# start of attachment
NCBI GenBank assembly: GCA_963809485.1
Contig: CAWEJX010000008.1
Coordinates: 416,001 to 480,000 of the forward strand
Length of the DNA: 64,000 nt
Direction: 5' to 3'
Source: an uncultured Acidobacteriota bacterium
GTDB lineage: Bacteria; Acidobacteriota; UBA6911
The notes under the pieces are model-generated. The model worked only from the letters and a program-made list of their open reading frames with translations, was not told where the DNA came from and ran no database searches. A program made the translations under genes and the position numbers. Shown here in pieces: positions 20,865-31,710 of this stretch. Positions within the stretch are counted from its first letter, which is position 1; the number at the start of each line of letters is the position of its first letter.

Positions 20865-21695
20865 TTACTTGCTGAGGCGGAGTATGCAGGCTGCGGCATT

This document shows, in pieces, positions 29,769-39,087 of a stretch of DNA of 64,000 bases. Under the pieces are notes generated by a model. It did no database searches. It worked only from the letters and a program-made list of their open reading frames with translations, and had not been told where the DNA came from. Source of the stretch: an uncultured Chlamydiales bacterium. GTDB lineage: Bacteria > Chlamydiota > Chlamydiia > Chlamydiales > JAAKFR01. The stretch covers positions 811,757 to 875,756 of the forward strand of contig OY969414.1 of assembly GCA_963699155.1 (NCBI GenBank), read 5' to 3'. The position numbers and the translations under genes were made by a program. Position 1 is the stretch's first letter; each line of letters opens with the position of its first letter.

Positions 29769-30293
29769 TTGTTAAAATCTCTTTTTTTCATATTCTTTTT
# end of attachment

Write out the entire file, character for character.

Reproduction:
NCBI GenBank assembly: GCA_963809485.1
Contig: CAWEJX010000008.1
Coordinates: 416,001 to 480,000 of the forward strand
Length of the DNA: 64,000 nt
Direction: 5' to 3'
Source: an uncultured Acidobacteriota bacterium
GTDB lineage: Bacteria; Acidobacteriota; UBA6911
The notes under the pieces are model-generated. The model worked only from the letters and a program-made list of their open reading frames with translations, was not told where the DNA came from and ran no database searches. A program made the translations under genes and the position numbers. Shown here in pieces: positions 20,865-31,710 of this stretch. Positions within the stretch are counted from its first letter, which is position 1; the number at the start of each line of letters is the position of its first letter.

Positions 20865-21695
20865 TTACTTGCTGAGGCGGAGTATGCAGGCTGCGGCATT

This document shows, in pieces, positions 29,769-39,087 of a stretch of DNA of 64,000 bases. Under the pieces are notes generated by a model. It did no database searches. It worked only from the letters and a program-made list of their open reading frames with translations, and had not been told where the DNA came from. Source of the stretch: an uncultured Chlamydiales bacterium. GTDB lineage: Bacteria > Chlamydiota > Chlamydiia > Chlamydiales > JAAKFR01. The stretch covers positions 811,757 to 875,756 of the forward strand of contig OY969414.1 of assembly GCA_963699155.1 (NCBI GenBank), read 5' to 3'. The position numbers and the translations under genes were made by a program. Position 1 is the stretch's first letter; each line of letters opens with the position of its first letter.

Positions 29769-30293
29769 TTGTTAAAATCTCTTTTTTTCATATTCTTTTT